Market Overview

Euro Suffers Heavy Losses as Debt Focus Moves to Italy


The euro suffered heavy losses on Monday, as debt fears moved from Greece to Italy, the Eurozone's third largest economy. At the moment, the euro lost 0.764% of its value to trade around $1.4155. At the same time, the euro suffered smaller losses against the Japanese yen, falling 0.625% to ¥114.32.

The euro was forced into retreat by speculations that Europe's leaders are worried Italy might soon become new Greece. Reuters reports that Italy would be on an agenda in today's emergency meeting of the Eurozone financial elite. Traders started to sell off Italian assets on Friday, which increased Italy's costs of borrowing and sent stocks of Italy's banks tumbling. Italy has the highest debt to GDP ratio in the Eurozone, after Greece, and many analysts are worried the Mediterranean giant will soon find it hard to finance its massive debt.

Analysts' fears are strengthened by an ongoing political crisis in the country. Silvio Berlusconi, the country's longest serving prime minister since WWII, is quickly losing popularity following a series of scandals ranging from corruption to the use of underage prostitutes. Most recently, Berlusconi's company Fininvest was fined €560 million for bribery charges. With pressure on him to resign mounting and his popularity faltering, the ageing prime minister has announced he will not seek re-election in 2013.

Silvio Berlusconi has been at a center of law violations controversies for decades. So far, he has always maintained his innocence. At the same time, however, the billionaire prime minister used his time in office to implement laws which helped him fight criminal charges against him. With 2013 looking to be the year when Berlusconi leaves high politics, some analysts might contend that in the meantime, PM Berlusconi will be more likely to pursue an agenda of judicial reform, aimed at shielding him from persecution when he retires, than unpopular, if necessary economic reforms. With a weak prime minister beset by its own personal problems, it seems the number of analysts thinking Italy has the knowledge and the will to find a solution to its debt problems is rapidly dwindling.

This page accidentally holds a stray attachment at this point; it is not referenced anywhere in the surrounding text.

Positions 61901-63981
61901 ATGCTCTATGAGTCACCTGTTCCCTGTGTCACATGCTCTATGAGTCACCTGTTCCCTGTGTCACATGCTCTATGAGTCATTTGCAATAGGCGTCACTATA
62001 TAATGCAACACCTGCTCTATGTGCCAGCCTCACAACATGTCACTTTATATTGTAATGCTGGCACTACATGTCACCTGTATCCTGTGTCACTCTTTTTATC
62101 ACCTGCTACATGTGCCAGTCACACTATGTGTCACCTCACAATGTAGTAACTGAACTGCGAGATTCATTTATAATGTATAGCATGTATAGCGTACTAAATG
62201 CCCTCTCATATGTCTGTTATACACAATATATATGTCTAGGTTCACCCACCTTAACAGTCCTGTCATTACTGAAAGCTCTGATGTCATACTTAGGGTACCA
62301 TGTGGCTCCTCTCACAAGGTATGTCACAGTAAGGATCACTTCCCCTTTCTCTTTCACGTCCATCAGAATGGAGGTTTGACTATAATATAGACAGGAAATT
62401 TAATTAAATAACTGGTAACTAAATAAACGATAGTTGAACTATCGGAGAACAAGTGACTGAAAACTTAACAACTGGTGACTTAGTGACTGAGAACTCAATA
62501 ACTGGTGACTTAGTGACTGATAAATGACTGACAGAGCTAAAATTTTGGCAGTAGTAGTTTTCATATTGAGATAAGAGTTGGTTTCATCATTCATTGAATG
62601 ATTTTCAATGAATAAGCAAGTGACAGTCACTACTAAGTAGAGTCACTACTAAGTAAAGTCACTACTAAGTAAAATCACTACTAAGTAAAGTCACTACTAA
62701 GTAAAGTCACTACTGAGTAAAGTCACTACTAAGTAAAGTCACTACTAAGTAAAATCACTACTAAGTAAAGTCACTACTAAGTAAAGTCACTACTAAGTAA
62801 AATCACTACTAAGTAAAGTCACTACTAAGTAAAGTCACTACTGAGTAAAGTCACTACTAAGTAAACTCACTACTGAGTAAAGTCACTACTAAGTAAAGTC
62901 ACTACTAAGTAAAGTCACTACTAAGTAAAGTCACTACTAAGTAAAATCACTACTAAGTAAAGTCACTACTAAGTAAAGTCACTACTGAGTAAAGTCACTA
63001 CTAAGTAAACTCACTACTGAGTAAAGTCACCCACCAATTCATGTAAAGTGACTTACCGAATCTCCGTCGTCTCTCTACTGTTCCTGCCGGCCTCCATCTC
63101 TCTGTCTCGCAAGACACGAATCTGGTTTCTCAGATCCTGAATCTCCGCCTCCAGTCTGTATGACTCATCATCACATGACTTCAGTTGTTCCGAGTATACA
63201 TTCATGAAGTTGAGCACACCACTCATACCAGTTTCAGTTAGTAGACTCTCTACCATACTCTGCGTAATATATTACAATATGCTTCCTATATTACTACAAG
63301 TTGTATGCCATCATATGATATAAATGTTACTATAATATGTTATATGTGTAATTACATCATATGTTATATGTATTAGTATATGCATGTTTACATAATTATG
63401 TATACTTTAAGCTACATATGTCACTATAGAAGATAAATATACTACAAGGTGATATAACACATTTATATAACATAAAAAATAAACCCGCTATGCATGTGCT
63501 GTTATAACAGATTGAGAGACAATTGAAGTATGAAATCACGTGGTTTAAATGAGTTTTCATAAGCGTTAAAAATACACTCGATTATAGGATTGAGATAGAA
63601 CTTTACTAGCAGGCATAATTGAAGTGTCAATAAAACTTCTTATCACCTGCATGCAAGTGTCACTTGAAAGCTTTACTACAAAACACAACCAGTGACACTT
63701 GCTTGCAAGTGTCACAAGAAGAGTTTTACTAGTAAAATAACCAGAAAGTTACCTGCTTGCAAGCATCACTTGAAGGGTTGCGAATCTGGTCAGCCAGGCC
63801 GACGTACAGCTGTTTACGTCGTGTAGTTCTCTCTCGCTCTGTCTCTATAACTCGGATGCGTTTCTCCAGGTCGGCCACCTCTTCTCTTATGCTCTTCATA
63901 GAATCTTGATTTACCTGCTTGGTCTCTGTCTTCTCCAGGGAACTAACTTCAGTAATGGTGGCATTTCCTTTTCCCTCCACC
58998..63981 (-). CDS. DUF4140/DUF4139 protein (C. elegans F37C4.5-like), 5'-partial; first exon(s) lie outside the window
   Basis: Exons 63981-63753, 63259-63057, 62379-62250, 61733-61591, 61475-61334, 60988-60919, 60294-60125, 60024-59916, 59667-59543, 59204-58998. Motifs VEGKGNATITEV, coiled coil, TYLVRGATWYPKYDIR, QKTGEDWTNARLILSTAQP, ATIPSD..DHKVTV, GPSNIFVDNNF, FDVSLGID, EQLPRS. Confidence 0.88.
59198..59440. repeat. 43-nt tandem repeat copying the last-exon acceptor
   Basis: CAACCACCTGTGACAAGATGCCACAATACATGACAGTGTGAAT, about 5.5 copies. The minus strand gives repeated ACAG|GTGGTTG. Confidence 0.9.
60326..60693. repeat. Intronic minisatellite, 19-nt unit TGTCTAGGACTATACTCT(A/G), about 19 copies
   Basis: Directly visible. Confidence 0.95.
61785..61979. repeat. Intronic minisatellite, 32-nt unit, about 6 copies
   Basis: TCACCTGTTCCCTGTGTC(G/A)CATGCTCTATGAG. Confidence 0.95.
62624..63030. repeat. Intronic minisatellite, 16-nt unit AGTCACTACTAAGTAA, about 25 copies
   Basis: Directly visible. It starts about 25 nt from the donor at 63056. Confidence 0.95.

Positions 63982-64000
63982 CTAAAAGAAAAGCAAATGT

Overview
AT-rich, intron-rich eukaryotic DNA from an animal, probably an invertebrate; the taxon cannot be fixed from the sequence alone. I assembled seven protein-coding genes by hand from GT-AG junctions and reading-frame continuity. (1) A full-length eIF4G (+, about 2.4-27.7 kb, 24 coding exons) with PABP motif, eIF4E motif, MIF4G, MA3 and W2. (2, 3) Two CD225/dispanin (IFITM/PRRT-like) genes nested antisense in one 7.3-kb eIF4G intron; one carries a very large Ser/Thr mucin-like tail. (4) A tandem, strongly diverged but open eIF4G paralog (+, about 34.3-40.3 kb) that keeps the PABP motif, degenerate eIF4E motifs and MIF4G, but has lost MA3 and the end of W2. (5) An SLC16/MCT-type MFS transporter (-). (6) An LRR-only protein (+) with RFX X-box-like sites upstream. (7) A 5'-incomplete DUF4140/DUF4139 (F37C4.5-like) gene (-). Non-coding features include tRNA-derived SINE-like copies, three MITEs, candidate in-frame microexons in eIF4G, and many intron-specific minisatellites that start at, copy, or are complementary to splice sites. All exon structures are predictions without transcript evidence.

The Europeans did not forget about Greece. It is becoming obvious to virtually everyone that the current path of resolving the Greek crisis is not working. As a result, the Europeans are looking for new ways to restore market confidence in Greece. France's complicated plan, which included rolling-over Greek debt by banks, seems to be off the table. Instead, the Europeans are likely to focus on Germany's plan to swap current bonds with longer-maturing ones. More importantly, it seems the Europeans are seriously considering allowing Athens to default on some of its debt. This position was previously rejected out of fears that investors might be worried more partial defaults might follow in Ireland, Spain, Portugal and other debt-ridden countries on the Eurozone periphery, making it close to impossible for these countries to raise new funds on open markets.